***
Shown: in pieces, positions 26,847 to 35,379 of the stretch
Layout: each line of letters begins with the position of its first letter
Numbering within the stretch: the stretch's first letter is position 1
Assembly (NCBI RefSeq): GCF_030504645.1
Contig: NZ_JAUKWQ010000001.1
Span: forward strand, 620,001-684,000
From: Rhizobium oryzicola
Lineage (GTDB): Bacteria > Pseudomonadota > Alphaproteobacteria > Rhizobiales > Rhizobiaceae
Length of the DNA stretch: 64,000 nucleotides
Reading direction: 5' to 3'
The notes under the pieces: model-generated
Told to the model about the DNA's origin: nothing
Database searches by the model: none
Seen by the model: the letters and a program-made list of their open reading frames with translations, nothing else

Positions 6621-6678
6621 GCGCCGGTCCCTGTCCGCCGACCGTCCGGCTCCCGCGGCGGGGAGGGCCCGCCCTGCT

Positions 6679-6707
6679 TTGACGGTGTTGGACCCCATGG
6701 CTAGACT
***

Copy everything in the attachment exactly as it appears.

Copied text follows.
Shown: in pieces, positions 26,847 to 35,379 of the stretch
Layout: each line of letters begins with the position of its first letter
Numbering within the stretch: the stretch's first letter is position 1
Assembly (NCBI RefSeq): GCF_030504645.1
Contig: NZ_JAUKWQ010000001.1
Span: forward strand, 620,001-684,000
From: Rhizobium oryzicola
Lineage (GTDB): Bacteria > Pseudomonadota > Alphaproteobacteria > Rhizobiales > Rhizobiaceae
Length of the DNA stretch: 64,000 nucleotides
Reading direction: 5' to 3'
The notes under the pieces: model-generated
Told to the model about the DNA's origin: nothing
Database searches by the model: none
Seen by the model: the letters and a program-made list of their open reading frames with translations, nothing else

Positions 6621-6678
6621 GCGCCGGTCCCTGTCCGCCGACCGTCCGGCTCCCGCGGCGGGGAGGGCCCGCCCTGCT

Positions 6679-6707
6679 TTGACGGTGTTGGACCCCATGG
6701 CTAGACT